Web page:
Southampton High School students become FAA-certificated remote pilots

Published 8:47 pm Tuesday, April 25, 2023

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Three Southampton High School students have passed the Part 107 Small Unmanned Aircraft Systems exam, which certifies them as remote pilots. 

An SHS news release noted that senior Camari Mitchell, senior Samantha Grassman and junior Jack Smith are distinguished among their classmates as they are now considered Federal Aviation Administration-certificated remote pilots. The students took the Unmanned Aircraft Systems course with SHS’s agriculture teacher Cormanica Crutchfield. 

The FAA requires pilots to be proficient in risk management, flight proficiency, aeronautics (the study and design of air flight machines), safety regulations and recommendations. The rigorous exams feature the following components and more:

  • Maps and coordinates;
  • Weather charts and the impact of weather on the aircraft;
  • Emergency protocols;
  • Communication procedures;
  • Airport operations;
  • Military regulations; and
  • Physiology.

According to the FAA, students must be at least 16 years old to sit for the exam, have adequate English skills and meet physical and mental requirements to operate a drone. Once certified, students are eligible to work as drone pilots. Mitchell plans to use her certification in the criminal justice field.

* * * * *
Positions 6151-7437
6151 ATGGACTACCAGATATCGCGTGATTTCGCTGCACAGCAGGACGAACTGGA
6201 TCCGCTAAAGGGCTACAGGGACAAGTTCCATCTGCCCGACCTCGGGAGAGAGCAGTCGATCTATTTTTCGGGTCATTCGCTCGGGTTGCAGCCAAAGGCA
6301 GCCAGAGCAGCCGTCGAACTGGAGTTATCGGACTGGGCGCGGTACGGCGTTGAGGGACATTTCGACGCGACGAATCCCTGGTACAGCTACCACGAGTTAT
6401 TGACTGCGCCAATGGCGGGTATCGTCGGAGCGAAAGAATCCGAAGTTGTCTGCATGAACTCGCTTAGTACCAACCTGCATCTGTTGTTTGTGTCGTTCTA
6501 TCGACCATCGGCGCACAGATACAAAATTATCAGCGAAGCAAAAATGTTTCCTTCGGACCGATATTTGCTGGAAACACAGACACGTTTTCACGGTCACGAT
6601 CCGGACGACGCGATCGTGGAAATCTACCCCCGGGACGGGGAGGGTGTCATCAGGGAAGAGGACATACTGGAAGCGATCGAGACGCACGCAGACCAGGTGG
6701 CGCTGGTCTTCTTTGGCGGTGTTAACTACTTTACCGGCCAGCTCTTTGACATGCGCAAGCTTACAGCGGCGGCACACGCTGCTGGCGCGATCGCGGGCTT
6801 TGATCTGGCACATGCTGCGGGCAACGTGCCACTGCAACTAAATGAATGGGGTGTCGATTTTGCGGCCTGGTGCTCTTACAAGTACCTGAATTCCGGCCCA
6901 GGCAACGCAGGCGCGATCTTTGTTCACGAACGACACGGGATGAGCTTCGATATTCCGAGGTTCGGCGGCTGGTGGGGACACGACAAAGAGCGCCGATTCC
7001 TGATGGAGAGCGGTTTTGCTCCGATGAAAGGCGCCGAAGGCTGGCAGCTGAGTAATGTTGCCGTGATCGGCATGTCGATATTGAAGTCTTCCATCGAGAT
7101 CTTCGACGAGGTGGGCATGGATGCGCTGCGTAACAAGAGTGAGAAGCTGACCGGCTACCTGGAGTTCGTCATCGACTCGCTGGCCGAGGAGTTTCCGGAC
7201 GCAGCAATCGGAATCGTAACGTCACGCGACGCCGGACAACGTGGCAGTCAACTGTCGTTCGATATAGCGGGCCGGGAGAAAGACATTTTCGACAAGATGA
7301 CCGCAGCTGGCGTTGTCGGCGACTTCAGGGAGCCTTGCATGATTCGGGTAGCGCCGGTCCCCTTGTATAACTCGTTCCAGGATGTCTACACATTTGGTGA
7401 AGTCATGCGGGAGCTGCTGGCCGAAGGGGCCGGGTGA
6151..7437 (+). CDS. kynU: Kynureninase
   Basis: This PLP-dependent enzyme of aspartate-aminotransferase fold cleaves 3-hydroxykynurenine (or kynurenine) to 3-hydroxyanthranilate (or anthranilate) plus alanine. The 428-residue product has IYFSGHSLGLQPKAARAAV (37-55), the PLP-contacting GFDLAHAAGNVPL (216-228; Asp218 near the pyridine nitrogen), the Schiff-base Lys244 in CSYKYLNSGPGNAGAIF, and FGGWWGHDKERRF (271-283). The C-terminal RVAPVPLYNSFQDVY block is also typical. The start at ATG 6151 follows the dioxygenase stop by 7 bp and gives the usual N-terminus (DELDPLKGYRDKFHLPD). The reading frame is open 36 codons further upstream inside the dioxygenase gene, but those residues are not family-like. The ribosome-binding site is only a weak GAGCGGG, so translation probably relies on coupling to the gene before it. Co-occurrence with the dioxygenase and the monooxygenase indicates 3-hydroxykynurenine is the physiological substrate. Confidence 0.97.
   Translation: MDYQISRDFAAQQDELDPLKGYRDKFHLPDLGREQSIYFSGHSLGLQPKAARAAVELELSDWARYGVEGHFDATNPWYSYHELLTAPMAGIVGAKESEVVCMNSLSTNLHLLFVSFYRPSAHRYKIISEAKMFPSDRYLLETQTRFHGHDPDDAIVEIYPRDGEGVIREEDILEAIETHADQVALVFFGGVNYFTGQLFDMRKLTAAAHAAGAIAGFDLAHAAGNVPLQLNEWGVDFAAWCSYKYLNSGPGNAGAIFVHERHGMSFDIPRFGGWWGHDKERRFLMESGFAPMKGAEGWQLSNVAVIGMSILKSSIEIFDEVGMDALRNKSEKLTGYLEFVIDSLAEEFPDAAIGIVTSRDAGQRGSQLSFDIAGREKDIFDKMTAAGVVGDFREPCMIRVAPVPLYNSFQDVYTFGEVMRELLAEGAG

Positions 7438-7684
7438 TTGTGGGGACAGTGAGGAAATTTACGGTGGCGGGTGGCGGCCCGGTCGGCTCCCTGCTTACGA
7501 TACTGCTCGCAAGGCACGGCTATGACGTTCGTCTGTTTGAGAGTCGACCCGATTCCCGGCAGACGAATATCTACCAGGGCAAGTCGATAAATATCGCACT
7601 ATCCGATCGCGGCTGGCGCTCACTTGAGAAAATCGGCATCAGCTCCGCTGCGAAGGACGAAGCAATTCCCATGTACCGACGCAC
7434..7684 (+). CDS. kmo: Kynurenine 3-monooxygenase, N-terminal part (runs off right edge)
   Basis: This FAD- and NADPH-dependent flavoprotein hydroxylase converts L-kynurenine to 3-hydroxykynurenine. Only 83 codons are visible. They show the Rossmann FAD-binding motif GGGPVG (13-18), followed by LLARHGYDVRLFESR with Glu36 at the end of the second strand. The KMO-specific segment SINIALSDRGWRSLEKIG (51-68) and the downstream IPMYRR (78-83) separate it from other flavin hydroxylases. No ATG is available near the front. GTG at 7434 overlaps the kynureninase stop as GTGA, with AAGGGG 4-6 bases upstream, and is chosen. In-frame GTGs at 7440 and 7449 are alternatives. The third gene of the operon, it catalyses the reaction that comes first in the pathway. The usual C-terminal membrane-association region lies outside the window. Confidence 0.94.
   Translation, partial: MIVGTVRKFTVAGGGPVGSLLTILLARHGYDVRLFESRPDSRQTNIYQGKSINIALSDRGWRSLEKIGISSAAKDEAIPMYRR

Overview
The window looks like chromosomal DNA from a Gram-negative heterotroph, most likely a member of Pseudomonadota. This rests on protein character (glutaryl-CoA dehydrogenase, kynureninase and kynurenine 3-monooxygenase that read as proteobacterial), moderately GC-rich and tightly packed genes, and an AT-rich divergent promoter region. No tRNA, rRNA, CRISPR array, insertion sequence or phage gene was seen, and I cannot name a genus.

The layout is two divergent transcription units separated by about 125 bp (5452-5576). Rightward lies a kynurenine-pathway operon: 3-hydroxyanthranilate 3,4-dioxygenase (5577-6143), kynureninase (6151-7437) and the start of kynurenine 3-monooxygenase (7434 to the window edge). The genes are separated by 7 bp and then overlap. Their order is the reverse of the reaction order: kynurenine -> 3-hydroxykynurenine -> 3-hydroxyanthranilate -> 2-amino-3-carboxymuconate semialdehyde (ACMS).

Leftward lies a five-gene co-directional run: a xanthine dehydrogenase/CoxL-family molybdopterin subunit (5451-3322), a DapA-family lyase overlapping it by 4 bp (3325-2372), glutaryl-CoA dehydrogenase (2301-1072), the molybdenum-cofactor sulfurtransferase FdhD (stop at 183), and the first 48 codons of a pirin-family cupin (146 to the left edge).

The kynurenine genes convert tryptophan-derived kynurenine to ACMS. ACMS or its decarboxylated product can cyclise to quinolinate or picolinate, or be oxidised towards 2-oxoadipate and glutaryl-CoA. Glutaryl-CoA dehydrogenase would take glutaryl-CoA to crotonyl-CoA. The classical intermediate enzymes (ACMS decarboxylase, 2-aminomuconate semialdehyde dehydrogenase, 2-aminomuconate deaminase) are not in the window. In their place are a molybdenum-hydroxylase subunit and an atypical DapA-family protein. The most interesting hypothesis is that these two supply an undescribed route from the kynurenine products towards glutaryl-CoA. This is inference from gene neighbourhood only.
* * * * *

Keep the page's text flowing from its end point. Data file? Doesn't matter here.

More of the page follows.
“I will take a year off and then study criminal justice at Liberty University,” she said. “I want to do profiling. Profiling is studying people’s behavior. I am glad I am certified because I can use this towards my criminal justice degree. I did not know what to expect when I took this class, but I am glad I took it.” 

Mitchell can use drones in her field as the military is building special drones to identify individuals a little more than half a mile away. Law enforcement uses drones to survey areas, track suspects and detect threatening weapons. According to Insider Intelligence, by 2025, drone services are predicted to grow to a $63.6 billion industry. The demand for FAA drone-certified pilots is increasing across several industries. Smith experienced this firsthand as he was given a job opportunity after becoming certified.

“I had mentioned to someone who worked in a water treatment plant that I was certified, and he told me that he needed someone to fly and inspect the (Virginia’s) state water towers,” Smith said. “I might do it as a summer job.”

The students are excited about having career options while in high school. Though Smith shared how he wanted to go into medical school upon high school graduation in 2024, he recognizes the perks of a drone certification.

“Having a certification is always good,” he said. “It is a good backup.”

Grassman stated she took the course to try something different. 

“I took the course to challenge myself,” she said. “I thought, ‘Why not?’ This course was one of my favorite classes.”

SHS officials stated that regardless of whether or not the SHS students decide to use their certifications in their chosen careers, they pride themselves in being certificated remote pilots. “These students have made it apparent, nothing can limit their successes, not even the sky,” officials said.